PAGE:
I’m not saying that the game should be easy. In fact I’m impressed that a game with such a simple combat mechanic was able to challenge me the way that this game did. And I’m not saying that a game should never deviate from established combat patterns. But I feel cheated by the fact that I was able to wreck my game, simply by playing it the way I had been successfully playing all along.

Despite this flaw, the game was thoroughly enjoyable. I often found myself thinking about it when I wasn’t playing, and am still genuinely curious as to how the plot will unfold. Though my pride is offended at the thought of having to start over again on a lower difficulty, and I’m not exactly thrilled at the thought of even more grinding, I want to keep playing. Come at me, bro.


Write your own review of Ys Chronicles 1  >>>

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You Review It RPG: Ys Chronicles 1 http://www.hardcoredroid.com/you-review-it-rpg-ys-chronicles-1/ http://www.hardcoredroid.com/you-review-it-rpg-ys-chronicles-1/#comments Tue, 19 May 2015 13:00:01 +0000 http://www.hardcoredroid.com/?p=34256 ~From The Play Store

Ys is an action-packed, heroic fantasy JRPG game that immerses you in a beautiful Japanese artistic universe. Originally released on PC and PSP in the 2000s, this remake of the famous franchise’s first episode, titled ” Ancient Ys Vanished: Omen”, returns in a mobile version especially adapted for touch gameplay.

In Ys, you play as Adol Christin, an adventurous young swordsman. Early in the story, you find yourself on a mysterious beach in Esteria, a kingdom whose cities are besieged by hordes of demoniac creatures. Esteria’s people are depending on you to defeat the demons and free the kingdom. To accomplish your goal, you must find six sacred books containing the history of the ancient land of Ys; books which will also provide you with the knowledge to restore peace. Throughout the game, you’ll gain experience and strength by discovering enchanted weapons and artifacts. Become a mighty knight and destroy your enemies!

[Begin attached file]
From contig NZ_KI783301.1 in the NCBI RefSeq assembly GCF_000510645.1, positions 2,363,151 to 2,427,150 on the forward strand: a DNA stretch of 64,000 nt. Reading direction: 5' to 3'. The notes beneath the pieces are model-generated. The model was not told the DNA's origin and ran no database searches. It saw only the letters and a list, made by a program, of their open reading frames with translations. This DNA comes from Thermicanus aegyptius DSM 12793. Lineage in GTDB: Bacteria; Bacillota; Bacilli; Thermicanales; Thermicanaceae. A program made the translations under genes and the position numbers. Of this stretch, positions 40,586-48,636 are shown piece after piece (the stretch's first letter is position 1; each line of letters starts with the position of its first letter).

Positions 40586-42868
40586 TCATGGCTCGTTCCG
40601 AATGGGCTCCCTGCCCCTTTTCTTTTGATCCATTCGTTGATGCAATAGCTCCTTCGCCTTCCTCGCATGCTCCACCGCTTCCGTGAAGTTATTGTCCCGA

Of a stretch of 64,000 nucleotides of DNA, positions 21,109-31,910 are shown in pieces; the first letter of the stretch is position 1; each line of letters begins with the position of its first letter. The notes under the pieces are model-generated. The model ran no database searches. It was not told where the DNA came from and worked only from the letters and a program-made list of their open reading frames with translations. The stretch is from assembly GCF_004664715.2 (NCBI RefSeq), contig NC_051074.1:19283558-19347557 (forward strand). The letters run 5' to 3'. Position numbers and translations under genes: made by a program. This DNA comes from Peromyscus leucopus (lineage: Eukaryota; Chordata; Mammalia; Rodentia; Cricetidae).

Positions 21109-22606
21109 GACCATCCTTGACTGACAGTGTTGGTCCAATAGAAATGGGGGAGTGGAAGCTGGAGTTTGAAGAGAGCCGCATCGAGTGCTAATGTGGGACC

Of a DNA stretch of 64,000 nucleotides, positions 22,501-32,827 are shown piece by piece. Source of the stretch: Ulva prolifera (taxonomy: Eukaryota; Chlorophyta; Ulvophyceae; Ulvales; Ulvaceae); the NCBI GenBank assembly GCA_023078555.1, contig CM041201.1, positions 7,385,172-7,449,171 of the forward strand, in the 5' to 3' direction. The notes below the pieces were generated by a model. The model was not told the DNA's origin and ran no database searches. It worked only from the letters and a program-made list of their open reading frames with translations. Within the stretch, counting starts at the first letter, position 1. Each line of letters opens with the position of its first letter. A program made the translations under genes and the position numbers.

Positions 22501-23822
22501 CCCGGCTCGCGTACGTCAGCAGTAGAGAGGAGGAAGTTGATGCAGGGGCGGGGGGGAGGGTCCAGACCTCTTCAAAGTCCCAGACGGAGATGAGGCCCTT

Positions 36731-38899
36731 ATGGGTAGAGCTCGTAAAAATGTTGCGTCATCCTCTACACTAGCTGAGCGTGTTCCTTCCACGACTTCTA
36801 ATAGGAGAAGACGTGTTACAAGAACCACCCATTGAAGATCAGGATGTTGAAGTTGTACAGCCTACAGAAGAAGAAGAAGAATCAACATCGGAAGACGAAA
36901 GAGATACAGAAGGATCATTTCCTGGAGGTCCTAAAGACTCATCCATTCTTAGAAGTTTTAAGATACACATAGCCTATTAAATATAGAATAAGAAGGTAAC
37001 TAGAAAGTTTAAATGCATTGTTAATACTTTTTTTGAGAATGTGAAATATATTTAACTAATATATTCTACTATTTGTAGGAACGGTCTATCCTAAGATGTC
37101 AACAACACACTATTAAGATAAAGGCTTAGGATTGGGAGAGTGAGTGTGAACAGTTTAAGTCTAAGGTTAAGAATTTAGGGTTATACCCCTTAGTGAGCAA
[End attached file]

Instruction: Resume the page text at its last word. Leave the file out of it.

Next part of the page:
In her review of Ys Chronicles 1, Hardcore Droid’s Jessica Critcher gave the game a solid 4 stars, despite her critique of the regenerating health mechanic. What do you think?


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Xinkashi Update Brings Hordes Of Extras To Dungeon Hunter 5 http://www.hardcoredroid.com/xinkashi-update-brings-hordes-of-extras-to-dungeon-hunter-5/ http://www.hardcoredroid.com/xinkashi-update-brings-hordes-of-extras-to-dungeon-hunter-5/#comments Sat, 16 May 2015 16:00:21 +0000 http://www.hardcoredroid.com/?p=34226 Developer Gameloft have released an update to their fantasy hack-n-slash game Dungeon Hunter 5. The Xinkashi update includes news weapons, armor, traps, and challenges all with an Asia inspired theme.

For those unfamiliar with it DH5 is a fast-paced action RPG, featuring a range of spells and equipment to find, that draws heavily from the Diablo franchise. It also features a PvP multiplayer mode that allows players to build Strongholds and defences, as well as launch attacks on their friends for the chance to loot gold. When we reviewed it here on release we praised its great visuals, well implemented controls, the depth of its story, and its surprisingly good voice acting. We were however somewhat turned off by the forced grinding and random equipment mechanics along with the sometimes slow and repetitive gameplay. We eventually award it 2.8/5, feeling it was a well designed game but was ultimately let down by parts of its free-to-play model.